Sampling for Tree Form

It doesn’t matter how the taper equation was computed, or what equation was used. It is sure to be wrong. The only question is "by how much?" Most of us just hope that the answer is "not much."

No matter how the trees were chosen to build a volume table or taper equation, the trees you use it for are from a larger, smaller or different population. Since this is the case, the system cannot be unbiased. Everyone would probably feel better if there was a way of verifying that the answers were on track for measurements in their stands.

Some modern systems use a "third diameter" to fine-tune the determination for taper. That really helps, but in the end there is always the question of how good the answer is for the specific inventory you are conducting this time.

The solution is to measure some trees. In some situations, trees are felled as part of the inventory system (which has the additional advantage of checking the net volume and inside diameter as well as the gross volume). More often, the gross volume of the tree is determined directly by measuring the outside diameters at several points up the stem.

The Relascope is a good instrument for this purpose. Choose a point where you can see the tree well. A good Relascope scale for this is the "wide angle" scale, and you might consider purchasing this scale the next time you buy a Relascope. You can also use any other scale, since the band widths are all equivalent to certain "percents" of the distance to the tree. It is particularly handy to use bands that are the same width, and perhaps the small equal-sized bands would be a convenient choice in most cases.

Rather than trying to read the diameters at different heights, you can measure the distance between points where the tree exactly fits the Relascope bands. The stems of real trees are surprisingly "bumpy," especially around branch whorls. You may find that you need to pick a point after looking up and down the stem several feet in each direction and perhaps ignoring the branch swellings. A staff to steady the Relascope will come in very handy.

With this technique, you can at least check the gross volume (outside bark) against the taper equations or volume tables that you normally use. If the measurements are very close, then so much the better. If there are differences, you have some idea how large they are. The trees should be chosen randomly or systematically from actual cruise trees, if possible.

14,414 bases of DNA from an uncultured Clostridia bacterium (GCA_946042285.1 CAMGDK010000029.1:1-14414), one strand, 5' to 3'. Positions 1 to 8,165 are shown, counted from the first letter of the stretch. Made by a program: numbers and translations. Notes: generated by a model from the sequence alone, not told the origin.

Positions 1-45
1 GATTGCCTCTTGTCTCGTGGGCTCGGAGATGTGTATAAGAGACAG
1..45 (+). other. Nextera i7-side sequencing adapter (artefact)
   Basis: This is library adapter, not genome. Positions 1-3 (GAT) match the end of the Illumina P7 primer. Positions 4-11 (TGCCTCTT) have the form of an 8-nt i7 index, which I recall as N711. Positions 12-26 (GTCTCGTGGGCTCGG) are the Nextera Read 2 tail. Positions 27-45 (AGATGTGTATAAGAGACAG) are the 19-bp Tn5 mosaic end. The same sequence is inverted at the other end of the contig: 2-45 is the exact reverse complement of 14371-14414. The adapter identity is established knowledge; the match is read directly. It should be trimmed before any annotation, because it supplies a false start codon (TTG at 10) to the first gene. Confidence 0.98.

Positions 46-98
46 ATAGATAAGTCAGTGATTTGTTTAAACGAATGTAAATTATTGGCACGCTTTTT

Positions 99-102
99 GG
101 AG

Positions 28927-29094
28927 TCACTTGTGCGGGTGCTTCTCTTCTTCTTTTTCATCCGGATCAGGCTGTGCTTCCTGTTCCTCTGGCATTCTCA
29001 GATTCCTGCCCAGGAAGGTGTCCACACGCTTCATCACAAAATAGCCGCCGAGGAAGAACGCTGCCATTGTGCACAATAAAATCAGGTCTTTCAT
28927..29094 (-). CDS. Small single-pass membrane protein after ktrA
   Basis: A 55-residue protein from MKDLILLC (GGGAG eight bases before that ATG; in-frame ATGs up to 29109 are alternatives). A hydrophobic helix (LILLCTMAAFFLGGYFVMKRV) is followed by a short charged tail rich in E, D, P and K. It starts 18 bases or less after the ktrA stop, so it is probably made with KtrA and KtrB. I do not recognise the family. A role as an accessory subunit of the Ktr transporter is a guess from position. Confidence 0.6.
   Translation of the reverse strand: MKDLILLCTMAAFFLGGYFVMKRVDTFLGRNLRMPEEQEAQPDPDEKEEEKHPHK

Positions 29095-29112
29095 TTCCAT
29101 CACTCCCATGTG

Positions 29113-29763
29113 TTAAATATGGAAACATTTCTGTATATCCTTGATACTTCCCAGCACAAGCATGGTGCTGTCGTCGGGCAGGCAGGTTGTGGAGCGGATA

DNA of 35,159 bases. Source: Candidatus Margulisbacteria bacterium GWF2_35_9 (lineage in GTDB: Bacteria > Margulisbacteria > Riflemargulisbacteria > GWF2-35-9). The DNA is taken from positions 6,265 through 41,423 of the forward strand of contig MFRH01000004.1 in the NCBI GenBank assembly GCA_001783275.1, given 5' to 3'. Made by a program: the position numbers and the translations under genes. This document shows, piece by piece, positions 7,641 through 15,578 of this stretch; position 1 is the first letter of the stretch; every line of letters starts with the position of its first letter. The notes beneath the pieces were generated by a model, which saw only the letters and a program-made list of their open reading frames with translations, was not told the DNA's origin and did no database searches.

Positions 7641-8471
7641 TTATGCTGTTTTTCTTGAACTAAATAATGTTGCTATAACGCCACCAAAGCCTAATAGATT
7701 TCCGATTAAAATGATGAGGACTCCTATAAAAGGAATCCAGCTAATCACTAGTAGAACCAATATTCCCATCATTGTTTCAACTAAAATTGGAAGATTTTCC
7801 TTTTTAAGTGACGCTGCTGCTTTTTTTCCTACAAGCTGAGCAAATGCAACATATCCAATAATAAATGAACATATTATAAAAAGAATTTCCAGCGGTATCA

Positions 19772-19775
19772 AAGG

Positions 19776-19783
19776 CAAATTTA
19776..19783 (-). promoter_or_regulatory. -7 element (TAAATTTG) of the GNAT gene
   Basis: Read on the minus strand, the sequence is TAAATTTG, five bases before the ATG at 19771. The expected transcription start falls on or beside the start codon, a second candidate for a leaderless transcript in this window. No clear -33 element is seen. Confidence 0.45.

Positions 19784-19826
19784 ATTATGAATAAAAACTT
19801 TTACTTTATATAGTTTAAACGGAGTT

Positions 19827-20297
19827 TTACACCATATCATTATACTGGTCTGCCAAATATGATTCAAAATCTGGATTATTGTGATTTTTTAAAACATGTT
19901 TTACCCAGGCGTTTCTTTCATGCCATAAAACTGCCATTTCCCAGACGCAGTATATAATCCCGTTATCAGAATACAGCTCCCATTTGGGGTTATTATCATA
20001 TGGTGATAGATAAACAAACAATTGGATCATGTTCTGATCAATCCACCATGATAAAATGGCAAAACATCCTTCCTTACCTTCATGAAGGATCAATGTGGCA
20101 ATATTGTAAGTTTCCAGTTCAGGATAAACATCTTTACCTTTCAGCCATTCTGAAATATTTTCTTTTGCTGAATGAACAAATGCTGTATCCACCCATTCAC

Many years ago, Lew Grosenbaugh developed a technique called "height accumulation" which used this "bar matching" technique, along with a simple way to manipulate the readings quickly on a 2 register adding machine. Those days are long gone, and a programmable calculator or field recorder application will do this work far better.

The concern with taper or volume determination, however, is just as pertinent as when Grosenbaugh first worked out his system. The solution is the same. Measure some trees and get the answer directly. The only way to eliminate a whole set of assumptions and possible errors will always be to make direct measurements on a sample of the cruise trees. Even a few trees per cruise, accumulated over a few months effort should yield interesting results.

If some of you do this at regular intervals (or use some other instrument) and have any practical advice for our readers then please e-mail us with your suggestions or observations.

The Relascope people are putting up an Internet web site:

They also have a very extensive set of publications on the Relascope and research into Variable Plot Sampling (Angle Count Sampling is their term).

If you need a Relascope manual, or are interested in their technical publications, write to them at:

Karolingerstrasse 45

Originally published July 1998

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